That is what I argued at length in my essay on the name of Achilles, Nagy 1994a, where I used such technical terms as (a) Dichtersprache or (b) poetic language or (c) formulaic diction in referring to the system at work in the poetry of the Homeric Iliad and Odyssey. I started with Akhil(l)eús, the proper noun that functions as the name of Achilles in Homeric poetry. This name Akhil(l)eús, which I reconstruct etymologically as a compound noun shaped *akhi-lāwos and meaning ‘whose mass-of-(fellow-)warriors [lāós] has grief [ákhos]’, exists within the system of formulaic diction that we know as Homeric poetry. And the use of this compound noun within the formulaic system of Homeric poetry is coexistent with the corresponding use of the uncompounded nouns lāós ‘mass-of-(fellow-)warriors’ and ákhos ‘grief’ within the same system of formulaic diction. All three nouns—Akhil(l)eús, ákhos, lāós—operate together and interact with each other inside the cosmos of this poetic system. Also operating together and interacting with these three nouns are three other nouns: Akhaioí, krátos, mênis. The first of these, Akhaioí or ‘Achaeans’, is the primary name in the Iliad for the lāós or ‘mass-of-warriors’ who start losing the Trojan War after Achilles directs his mênis ‘anger’ against them. The second, krátos, refers to the ‘winning-power’ of the winning side of a war. And the third, mênis, is the superhuman anger of Achilles against his fellow-warriors for having failed to give him the honor that was his due.
I now offer a simplified analysis of formulaic interactions involving all six of these nouns in the Homeric Iliad (I give a more detailed version of this analysis in Nagy 1994a|2004 6§16):
Insulted by Agamemnon, Achilles experiences ákhos ‘grief’, which leads to the mênis ‘anger’ he feels toward his fellow-warriors for failing to defend his honor. This anger in turn leads to the ákhos ‘grief’ of these fellow-warriors, whose name is primarily Akhaioí ‘Achaeans’ in the Iliad—and who now start losing the Trojan War. So the ákhos ‘grief’ of the Achaeans signals a reversal in the war. But once Achilles unsays his mênis, which happens much later, after so many deaths in the war—and only after the hero’s other self Patroklos is tragically killed in battle—a second reversal can happen in the Trojan War: now the Achaeans can start winning again while the Trojans start losing. In the formulaic system of Homeric poetry, the ákhos ‘grief’ experienced by the Achaeans is the converse of krátos, which is ‘winning-power’. In general, warriors who fight in the Iliad are said to be having krátos ‘winning-power’ when they win and ákhos ‘grief’ when they lose. The meaning of krátos ‘winning-power’ is driven by a zero-sum mentality: the very fact that one of two contending sides in war gets krátos necessitates that this side is thereby the winner and the other side, the loser. Such a semantic symmetry between the forms krátos and ákhos as nouns embedded in the formulaic system of Homeric diction is mirrored by the morphological symmetry of the forms Akhaiós and krataiós as adjectives that are likewise embedded, and the very name that is given in the Iliad to the lāós ‘mass-of-(fellow-)warriors’, Akhaioí, functions as a derivative of ákhos—within the semantic framework of the formulaic language. Corresponding to the function of the form Akhaioí as a marker of situations where the Achaeans are destined to die in war, we can see the function of the form krataiḗ as an adjective applied to moîra ‘destiny’ in situations that mark the impending death of a warrior in battle, as at Iliad 16.854, where the moîra krataiḗ of a warrior’s death is said to await Hector, and at Iliad 19.410, where it is said to await Achilles himself.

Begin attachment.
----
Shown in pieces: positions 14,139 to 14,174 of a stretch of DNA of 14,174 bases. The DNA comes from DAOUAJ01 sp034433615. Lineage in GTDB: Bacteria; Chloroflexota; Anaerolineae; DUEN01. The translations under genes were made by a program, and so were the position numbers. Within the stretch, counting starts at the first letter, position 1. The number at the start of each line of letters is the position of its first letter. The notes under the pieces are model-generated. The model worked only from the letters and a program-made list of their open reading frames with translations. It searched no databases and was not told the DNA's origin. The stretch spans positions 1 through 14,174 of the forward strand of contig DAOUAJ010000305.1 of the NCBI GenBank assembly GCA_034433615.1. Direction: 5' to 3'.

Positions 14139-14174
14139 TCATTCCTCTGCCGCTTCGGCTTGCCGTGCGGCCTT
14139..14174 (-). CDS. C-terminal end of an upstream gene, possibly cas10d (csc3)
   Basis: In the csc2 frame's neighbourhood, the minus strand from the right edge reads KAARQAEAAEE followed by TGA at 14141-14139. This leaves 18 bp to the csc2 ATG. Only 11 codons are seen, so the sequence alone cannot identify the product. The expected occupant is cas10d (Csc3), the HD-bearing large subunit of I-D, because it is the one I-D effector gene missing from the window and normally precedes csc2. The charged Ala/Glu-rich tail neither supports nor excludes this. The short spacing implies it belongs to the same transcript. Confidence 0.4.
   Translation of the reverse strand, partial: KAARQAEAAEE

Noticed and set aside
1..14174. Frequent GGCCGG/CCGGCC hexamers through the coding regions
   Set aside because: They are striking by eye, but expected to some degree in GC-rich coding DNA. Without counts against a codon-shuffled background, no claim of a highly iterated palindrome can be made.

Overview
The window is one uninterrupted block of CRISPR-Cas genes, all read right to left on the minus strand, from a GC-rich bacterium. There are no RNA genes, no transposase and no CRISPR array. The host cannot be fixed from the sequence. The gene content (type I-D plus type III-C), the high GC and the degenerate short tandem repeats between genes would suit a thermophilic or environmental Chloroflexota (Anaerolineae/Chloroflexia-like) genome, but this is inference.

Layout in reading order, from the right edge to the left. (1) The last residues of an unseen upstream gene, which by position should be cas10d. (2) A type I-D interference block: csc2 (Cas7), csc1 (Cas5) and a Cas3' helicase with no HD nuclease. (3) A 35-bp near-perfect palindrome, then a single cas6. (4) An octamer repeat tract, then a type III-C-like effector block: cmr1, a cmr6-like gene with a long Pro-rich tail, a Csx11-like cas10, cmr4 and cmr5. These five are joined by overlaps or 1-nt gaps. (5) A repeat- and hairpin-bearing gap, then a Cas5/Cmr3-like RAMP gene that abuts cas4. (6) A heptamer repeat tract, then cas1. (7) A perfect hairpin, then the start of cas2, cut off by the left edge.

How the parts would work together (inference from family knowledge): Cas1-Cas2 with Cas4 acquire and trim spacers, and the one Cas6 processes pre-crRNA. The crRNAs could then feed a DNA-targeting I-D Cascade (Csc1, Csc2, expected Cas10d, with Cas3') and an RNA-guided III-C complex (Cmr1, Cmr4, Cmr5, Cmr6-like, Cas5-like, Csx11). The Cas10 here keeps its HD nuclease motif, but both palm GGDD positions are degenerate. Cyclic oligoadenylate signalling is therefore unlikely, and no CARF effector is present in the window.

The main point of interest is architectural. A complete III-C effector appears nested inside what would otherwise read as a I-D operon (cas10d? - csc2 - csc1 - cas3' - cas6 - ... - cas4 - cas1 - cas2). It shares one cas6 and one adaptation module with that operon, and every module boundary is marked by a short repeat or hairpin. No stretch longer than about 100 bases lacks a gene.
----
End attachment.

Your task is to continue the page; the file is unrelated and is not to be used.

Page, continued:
In terms of these interactions, I have in effect restated the overall plot of the Iliad. It is a plot that Aristotle would have described as the mûthos of this epic—and what I now describe as the logic of the myth. And this logic of myth, this etumologíā, corresponds to the etymologies of the six words that I have analyzed in the context of their interactions with each other inside the formulaic system of Homeric poetry—a system that I continue to describe as the language of myth and ritual.
Achilles tending the wounded Patroclus, Attic red-figure kylix, c.500 BC) / Altes Museum, Berlin
As I near the end of this essay, I must emphasize that there is of course no single language of myth and ritual in the history of Greek civilization. The language of Homeric poetry is only one such language. Yes, this special language happens to be a most important example of its kind, but the fact remains that there have also survived other specialized languages expressing different though comparable myths and rituals that stemmed from different though comparable historical contexts of ancient Greek civilization. And we can expect that the etymologies connected with such different special languages will be different from—though again comparable to—the etymologies connected with the language of Homeric poetry.